from ‘The Great War’ vol. 4, edited by H.W. Wilson, Chapter 82
'An Inside View of Russia in War Time'
by John Foster Fraser, Author of "Russia To-day," "The Real Siberia," etc.

The Empire of the Czars at War

the Czar and staff at a St. Petersburg hospital

 

The Glow of Religious Sentiment over the Whole of Muscovy—The Tsar Crushes the Vodka Peril—Germany Calculates on Revolutionary Trouble, but the Unprecedented Patriotism of all Parties Preserves Russian Union—A War Waged Not by the Russian Government but by the Russian People—Development of Public Opinion Puts Down Official Profiteers—Attitude of the Baltic Province Russians—" Russia for the Russians "—The Fire of Animus against the Germans—How the War Affected Industrial Russia—Neutrals and the Rush for Contracts—Supplies Held Up by Lack of Communications—Warsaw Before its Evacuation—Caring for the Refugees from Galicia—The Imperial Family and Hospital Work—Affection for the Tsar-Russia and Her Allies.

 

reservists in Moscow

 

Notwithstanding the reverses to which her giant Army was subjected. Holy Russia never questioned the result of the war. France remained animated by a splendid chivalry, and Britain was determined at whatever cost to defend her Empire. It was, however, not so much the spirit of nationality which bound the one hundred and sixty million people of Russia together as a deep-seated abiding belief that their holy country could never be subject to an alien Power.

You have to understand the religious sentiment which permeates the whole of Muscovy to appreciate how the Russians felt in regard to the conflict which was waged on her frontiers. She had her set-backs. Millions of her sons yielded their lives, but the end had to be—the Russian mind was incapable of thinking otherwise — a victory for Holy Russia.

It is this state of thought which made Russia in war time so incomprehensible to the foreigner. The people were moody and emotional, poetical rather than practical, and while bad news depressed them, good news never elated them. They took victories as a matter of course because they knew they were to come.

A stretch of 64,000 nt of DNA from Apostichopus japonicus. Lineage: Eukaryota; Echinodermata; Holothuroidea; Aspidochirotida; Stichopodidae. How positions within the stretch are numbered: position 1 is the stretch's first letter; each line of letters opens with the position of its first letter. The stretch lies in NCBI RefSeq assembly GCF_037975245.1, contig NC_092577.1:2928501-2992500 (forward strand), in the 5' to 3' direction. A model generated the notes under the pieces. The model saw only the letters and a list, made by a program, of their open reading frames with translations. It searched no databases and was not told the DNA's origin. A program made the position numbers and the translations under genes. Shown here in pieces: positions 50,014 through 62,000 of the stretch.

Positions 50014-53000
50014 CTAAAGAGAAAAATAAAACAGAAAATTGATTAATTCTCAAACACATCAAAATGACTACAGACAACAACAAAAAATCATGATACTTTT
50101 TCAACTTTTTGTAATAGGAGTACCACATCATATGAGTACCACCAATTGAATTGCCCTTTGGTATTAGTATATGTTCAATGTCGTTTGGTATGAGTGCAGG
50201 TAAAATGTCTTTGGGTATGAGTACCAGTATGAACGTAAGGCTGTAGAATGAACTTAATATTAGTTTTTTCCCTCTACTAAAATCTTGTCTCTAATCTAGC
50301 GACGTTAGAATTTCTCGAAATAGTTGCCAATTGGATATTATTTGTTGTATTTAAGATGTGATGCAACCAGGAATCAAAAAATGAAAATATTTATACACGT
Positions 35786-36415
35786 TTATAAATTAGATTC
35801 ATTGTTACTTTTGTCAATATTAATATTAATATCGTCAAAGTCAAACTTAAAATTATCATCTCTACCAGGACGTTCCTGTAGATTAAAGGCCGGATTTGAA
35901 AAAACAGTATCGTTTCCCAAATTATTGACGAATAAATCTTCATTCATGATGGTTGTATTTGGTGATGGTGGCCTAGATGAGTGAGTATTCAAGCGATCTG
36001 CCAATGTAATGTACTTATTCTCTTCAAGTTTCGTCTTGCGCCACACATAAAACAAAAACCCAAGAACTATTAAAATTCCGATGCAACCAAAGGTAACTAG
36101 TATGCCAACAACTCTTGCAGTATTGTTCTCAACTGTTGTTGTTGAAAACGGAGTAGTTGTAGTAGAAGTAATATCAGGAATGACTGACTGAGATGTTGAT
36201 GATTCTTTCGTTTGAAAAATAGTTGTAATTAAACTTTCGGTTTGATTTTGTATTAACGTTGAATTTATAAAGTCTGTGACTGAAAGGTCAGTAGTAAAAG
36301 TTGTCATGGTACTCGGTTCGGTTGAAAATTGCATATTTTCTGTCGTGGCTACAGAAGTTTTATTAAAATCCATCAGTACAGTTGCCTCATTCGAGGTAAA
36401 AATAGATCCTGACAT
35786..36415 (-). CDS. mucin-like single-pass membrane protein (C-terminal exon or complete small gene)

The Russians are in many ways the most charming people on the earth. They have the simplicity of children. Their hospitality is unbounded. A Russian will go out of his way, and spend much more than the condition of his purse justifies, to give the visitor a good time. He knows perfectly well that men of other countries look upon him as something of a savage, with a considerable tincture of wild Tartar blood in his veins. He is aware that, compared with other lands, he is backward; but he modestly reminds you that Russia, as a great people, has been in existence for not much more than one hundred years.

Yet with all its hindrances, the Russian Empire has widened and extended until the dawn of the twentieth century found it the greatest cohesive nation on the earth. Indeed, it had grown so much, and drawn within its territory so many people of other races, that it may be said to have become fenced around with non-Russian speaking Russians. It was its size, its majesty, which filled the imaginative Russian with the conviction that it had a mighty destiny, not to be interfered with by the incursions of German soldiery. We heard a great deal about the numberless millions of men which Russia could put into the field. From the cold regions below Archangel, from the warm lands in the region of the Caucasus, from the prairies beyond the Volga, and from the illimitable stretches of Siberia the Russian was called to arms. He responded, not because he had a thirst to slay Germans, but because he felt it his duty to defend Holy Russia. Frenchmen and Englishmen proceeded to war laughing and with gay songs upon their lips. Russian soldiers never do that. They go to their church and humbly pray before their ikons, the sacred pictures of their particular saints; they stand with bowed head while the picturesque and long-haired priests sprinkle holy water upon them, and then, singing hymns, they march to their fate, never letting go of the faith that whatever may befall, them individually, Holy Russia must be triumphant.

I was in Russia during a considerable part of the first year of the war. The thing that impressed me most of all was the calm confidence of the people. In Petrograd, in Moscow, the ancient capital, in all the great cities, life progressed much as it did in normal times. Business was conducted in the ordinary way. All the entertainments, the theatres, and the pleasure gardens were in full swing. It was only by witnessing hymn-singing battalions of soldiers marching through the streets, or coming across groups of pale-faced wounded fellows hobbling along, that one was reminded that a great war was in progress.